Worldly Goods: A New History of the Renaissance
Venice and Antiquity: The Venetian Sense of the Past
Art and Life in Renaissance Venice
Housecraft and Statecraft: Domestic Service in Renaissance Venice, 1400-1600
Provincial Families of the Renaissance: Private and Public Life in the Veneto
Florentine Drama for Convent and Festival: Seven Sacred Plays
Autobiography of An Aspiring Saint
Forbidden Friendships: Homosexuality and Male Culture in Renaissance Florence
Machiavelli, Leonardo, and the Science of Power
What caused the outburst of mental energy known as the Renaissance? This is the question that is being freshly considered in many of the current books on the period. The historian George Holmes’s new book, Renaissance, argues that the most important catalyst was the city, specifically the great European commercial centers that were expanded and governed by a rising merchant class in the aftermath of the plague of 1348. Rather than concluding that life was cheap, the survivors seem instead to have been drawn to formulate ideas about an inherent human dignity, with vast repercussions for every aspect of their culture, from the striking precision of Renaissance art to the neoclassical philosophies expounded in Renaissance literary texts. Carefully constructed spaces and imposingly physical figures create a world in which a version of individualism is played out in every interior, on every street corner and piazza we see, whether in the Florence of Leonardo, the Venice of Bellini, or the Rome of Raphael. Holmes’s Renaissance interprets its title broadly; it is both a picture book and historical study, a work that seeks to reconcile the Northern Renaissance of the Burgundian dukes, Bosch, and Dürer with the Southern Renaissance in Italy. “My aim,” he states at the outset, “is to place the Renaissance in the context of the expanding and prosperous life of the European cities. I see the commercial city as the heart of modern European life.”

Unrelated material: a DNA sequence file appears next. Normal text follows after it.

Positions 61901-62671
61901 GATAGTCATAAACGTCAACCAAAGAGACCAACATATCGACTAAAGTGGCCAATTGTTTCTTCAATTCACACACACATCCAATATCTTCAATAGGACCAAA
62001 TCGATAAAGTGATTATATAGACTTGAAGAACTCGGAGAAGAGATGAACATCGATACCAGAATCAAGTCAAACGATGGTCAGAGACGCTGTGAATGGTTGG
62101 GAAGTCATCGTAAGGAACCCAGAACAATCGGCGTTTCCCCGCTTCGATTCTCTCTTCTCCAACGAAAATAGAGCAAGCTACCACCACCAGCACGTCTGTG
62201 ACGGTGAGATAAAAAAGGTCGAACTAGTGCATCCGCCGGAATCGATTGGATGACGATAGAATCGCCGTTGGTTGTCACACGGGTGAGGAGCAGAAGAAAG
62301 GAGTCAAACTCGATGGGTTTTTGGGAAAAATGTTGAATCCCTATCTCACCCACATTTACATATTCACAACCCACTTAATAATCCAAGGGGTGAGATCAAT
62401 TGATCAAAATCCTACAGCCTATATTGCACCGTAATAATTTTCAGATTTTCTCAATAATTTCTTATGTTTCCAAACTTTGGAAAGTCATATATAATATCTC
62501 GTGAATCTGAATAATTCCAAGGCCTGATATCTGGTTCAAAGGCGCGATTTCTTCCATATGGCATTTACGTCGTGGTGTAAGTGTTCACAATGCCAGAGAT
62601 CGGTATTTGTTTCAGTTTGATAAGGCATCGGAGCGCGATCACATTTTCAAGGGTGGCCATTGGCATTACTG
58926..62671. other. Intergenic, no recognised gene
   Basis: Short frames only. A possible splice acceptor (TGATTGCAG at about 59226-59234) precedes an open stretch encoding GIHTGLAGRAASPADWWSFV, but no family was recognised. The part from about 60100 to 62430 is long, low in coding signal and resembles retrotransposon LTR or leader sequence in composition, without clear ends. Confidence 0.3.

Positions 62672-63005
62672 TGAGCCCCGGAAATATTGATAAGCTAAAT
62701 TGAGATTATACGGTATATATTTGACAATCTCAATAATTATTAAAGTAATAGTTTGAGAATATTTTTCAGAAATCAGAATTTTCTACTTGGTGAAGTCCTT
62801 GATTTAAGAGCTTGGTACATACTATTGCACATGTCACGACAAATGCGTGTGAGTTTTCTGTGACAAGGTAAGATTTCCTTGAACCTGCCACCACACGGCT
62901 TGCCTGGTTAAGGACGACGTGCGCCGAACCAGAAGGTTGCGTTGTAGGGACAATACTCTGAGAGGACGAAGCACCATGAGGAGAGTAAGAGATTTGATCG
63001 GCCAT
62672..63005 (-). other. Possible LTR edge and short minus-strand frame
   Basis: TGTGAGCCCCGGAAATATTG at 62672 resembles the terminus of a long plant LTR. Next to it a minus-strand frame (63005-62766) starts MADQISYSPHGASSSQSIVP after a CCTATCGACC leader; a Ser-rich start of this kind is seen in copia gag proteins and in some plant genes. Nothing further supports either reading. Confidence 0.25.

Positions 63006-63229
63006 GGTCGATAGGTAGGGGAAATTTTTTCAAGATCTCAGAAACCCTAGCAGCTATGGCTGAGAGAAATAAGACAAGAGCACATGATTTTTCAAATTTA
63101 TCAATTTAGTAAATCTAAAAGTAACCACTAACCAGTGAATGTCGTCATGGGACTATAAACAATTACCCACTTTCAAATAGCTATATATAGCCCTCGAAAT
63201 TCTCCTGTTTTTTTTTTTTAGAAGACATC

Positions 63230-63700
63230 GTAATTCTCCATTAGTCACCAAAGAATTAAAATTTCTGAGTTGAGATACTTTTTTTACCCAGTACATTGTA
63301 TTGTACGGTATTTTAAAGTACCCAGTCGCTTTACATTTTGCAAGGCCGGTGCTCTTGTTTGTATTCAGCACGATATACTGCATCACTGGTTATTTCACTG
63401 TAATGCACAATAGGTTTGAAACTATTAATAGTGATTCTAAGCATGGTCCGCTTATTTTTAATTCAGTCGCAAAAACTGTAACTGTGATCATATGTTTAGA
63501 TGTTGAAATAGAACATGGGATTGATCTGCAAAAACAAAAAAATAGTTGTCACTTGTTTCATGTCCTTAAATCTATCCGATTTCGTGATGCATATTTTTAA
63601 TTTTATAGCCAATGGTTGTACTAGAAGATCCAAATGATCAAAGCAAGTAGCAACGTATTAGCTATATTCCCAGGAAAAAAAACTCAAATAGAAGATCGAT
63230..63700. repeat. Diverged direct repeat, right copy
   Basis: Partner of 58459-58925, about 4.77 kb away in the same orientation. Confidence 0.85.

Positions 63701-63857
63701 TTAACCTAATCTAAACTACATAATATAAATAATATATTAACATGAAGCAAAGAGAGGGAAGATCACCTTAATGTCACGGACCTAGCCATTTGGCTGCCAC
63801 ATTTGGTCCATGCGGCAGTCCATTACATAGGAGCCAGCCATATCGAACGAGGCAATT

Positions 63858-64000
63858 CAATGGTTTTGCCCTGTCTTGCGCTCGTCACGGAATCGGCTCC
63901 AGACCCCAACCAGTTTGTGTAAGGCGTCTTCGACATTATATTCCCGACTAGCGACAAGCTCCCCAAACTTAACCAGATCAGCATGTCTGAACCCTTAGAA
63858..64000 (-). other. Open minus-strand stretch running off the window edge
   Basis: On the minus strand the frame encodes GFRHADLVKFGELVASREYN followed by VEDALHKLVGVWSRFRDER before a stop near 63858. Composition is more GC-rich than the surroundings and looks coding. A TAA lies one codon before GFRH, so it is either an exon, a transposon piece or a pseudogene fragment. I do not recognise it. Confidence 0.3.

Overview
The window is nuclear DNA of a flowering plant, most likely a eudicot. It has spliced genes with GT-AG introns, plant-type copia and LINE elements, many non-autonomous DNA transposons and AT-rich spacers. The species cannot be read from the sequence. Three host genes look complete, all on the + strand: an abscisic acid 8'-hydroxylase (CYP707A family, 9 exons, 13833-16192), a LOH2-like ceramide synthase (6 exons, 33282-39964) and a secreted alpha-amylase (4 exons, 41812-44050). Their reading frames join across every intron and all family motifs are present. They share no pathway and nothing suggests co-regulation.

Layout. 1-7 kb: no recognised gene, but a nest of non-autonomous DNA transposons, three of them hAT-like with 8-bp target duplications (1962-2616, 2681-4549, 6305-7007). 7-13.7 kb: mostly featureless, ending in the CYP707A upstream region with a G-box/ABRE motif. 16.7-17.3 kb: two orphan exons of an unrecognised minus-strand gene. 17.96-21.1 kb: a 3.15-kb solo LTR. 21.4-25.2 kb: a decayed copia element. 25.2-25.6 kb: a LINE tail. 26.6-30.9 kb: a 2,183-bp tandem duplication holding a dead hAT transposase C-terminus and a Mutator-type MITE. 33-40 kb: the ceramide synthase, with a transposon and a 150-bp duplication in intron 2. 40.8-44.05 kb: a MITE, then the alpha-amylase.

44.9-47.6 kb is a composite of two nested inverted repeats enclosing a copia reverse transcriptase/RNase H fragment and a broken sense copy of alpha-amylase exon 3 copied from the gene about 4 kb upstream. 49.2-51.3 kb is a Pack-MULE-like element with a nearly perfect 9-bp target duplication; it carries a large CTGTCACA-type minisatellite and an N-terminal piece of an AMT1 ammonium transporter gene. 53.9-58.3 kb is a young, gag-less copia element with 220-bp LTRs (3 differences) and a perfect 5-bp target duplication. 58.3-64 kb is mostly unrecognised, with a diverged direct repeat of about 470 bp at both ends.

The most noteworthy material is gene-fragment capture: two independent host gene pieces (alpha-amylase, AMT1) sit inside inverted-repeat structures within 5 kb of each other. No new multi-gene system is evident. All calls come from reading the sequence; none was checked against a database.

For the literary scholar Lisa Jardine, the key to the Renaissance lies more narrowly in its hunger for material possessions; she would like “to suggest that those impulses which today we disparage as ‘consumerism’ might occupy a respectable place in the characterization of the new Renaissance mind.” She observes “how reluctant we are to include acquisitiveness among the defining characteristics of the age which formed our aesthetic heritage.” This resolute concentration on what she calls “a fifteenth-century life-world crowded with desirable consumer objects,” and particularly with luxurious objects, allows her to sidestep some of the most interesting and typically paradoxical characteristics of the early modern period.
You would not know from Jardine’s book that the obsessive traffickers in goods were also obsessed with the Greco-Roman past; that Cosimo de’ Medici could speak eloquently on the subject of human dignity while siring children with his Circassian slave-girl; that empirical investigation and witch-hunting grew up side by side as parallel methods for inquiring into the natural world. Holmes, to his credit, takes up these and other intractable problems, showing in the process how thoroughly, if gradually, our view of the Renaissance has changed within a lifetime.
The chief agent of that change has been the sheer mass of new information revealed by a growing number of scholars in the field; like the sciences, Renaissance studies have become scholarly industries, with their own information explosion, increasing specialization, and failures to communicate between subdisciplines.
Jardine’s popular study is a case in point; the author of a book on Erasmus, she seems to have little …
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